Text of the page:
Titanium has many properties that make it a great choice for use in implants.
Its low density, high stiffness, high biomechnanical strength-to-weight ratio, and corrosion resistance have led to its use in several types of implants, from dental to joints.
However, a persistent problem plagues metal-based implants: the surface is also a perfect home for microbes to accumulate, causing chronic infections and inflammation in the surrounding tissue.
Consequently, 5-10% of dental implants fail and must be removed within 10-15 years to prevent infection in the blood and other organs.
In a recent study from the University of Pittsburgh, researchers found a ‘shocking’ new treatment for infections.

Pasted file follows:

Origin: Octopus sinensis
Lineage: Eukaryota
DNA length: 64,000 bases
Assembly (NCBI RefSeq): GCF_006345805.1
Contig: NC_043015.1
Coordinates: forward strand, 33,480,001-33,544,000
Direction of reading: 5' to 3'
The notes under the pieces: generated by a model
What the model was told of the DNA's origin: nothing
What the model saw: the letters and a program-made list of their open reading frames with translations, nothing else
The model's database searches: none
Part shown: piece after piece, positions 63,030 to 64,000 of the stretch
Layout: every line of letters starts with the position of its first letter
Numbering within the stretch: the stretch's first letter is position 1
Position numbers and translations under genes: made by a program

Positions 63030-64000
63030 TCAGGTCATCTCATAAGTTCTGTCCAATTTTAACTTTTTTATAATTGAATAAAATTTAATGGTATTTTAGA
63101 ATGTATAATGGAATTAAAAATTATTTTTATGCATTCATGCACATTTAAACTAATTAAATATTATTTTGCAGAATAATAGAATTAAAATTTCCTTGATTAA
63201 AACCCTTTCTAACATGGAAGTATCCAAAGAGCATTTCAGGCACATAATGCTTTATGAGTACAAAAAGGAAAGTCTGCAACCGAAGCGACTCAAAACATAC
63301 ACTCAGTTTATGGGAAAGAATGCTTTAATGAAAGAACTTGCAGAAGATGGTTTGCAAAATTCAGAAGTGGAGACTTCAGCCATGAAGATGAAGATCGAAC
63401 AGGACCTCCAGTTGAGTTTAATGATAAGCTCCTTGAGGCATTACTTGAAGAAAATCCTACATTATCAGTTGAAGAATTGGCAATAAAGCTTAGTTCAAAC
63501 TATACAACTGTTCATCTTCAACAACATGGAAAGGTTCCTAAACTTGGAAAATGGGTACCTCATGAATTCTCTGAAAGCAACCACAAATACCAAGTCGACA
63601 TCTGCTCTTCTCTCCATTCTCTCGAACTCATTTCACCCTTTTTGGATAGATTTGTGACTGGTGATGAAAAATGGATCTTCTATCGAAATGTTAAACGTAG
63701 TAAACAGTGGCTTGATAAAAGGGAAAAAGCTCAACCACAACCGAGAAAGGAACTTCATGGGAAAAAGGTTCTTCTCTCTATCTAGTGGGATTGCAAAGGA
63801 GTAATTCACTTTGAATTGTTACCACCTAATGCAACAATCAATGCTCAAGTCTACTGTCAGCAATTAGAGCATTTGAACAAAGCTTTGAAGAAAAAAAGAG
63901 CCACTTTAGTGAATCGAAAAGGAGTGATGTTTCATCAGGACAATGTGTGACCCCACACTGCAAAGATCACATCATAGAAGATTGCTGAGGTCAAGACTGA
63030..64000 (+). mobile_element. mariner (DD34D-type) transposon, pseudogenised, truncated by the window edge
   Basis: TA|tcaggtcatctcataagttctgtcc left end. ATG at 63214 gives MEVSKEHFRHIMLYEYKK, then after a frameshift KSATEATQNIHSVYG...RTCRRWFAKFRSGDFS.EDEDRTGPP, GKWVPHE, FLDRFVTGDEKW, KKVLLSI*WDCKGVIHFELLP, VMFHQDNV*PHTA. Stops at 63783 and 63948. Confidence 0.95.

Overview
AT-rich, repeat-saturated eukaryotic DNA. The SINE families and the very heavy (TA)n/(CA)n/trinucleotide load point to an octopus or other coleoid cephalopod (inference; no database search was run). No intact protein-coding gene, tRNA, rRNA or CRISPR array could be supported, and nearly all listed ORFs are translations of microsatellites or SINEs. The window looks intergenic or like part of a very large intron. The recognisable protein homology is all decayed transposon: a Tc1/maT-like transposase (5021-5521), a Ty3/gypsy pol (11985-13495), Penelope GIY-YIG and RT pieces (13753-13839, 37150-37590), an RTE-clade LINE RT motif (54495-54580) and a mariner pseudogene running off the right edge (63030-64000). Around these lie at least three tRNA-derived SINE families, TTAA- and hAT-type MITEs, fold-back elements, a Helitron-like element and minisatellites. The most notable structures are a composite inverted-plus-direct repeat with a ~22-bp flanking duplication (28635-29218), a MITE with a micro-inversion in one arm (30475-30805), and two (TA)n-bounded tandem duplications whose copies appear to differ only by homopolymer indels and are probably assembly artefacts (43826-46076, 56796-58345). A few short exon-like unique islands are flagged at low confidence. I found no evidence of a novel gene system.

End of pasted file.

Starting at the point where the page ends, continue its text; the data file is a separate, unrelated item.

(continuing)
The study is published in the journal ACS Applied Materials & Interfaces. The lead author is Tagbo Niepa, Ph.D.
In the study, the team used electrochemical therapy (ECT) to enhance the ability of antibiotics to eradicate the microbes.
The novel method passes a weak electrical current through the metal-based implant, damaging the attached microbe’s cell membrane but not harming the surrounding healthy tissue.
This damage increases permeability, making the microbe more susceptible to antibiotics.
Since most antibiotics specifically work on cells that are going to replicate, they do not work on dormant microbes, which is how infections can recur.
The ECT causes electrochemical stress in all the cells to sensitize them, making them more susceptible to antibiotics.
The researchers say this technology will change how infections are treated. They say it has other potential applications, such as in wound dressings.
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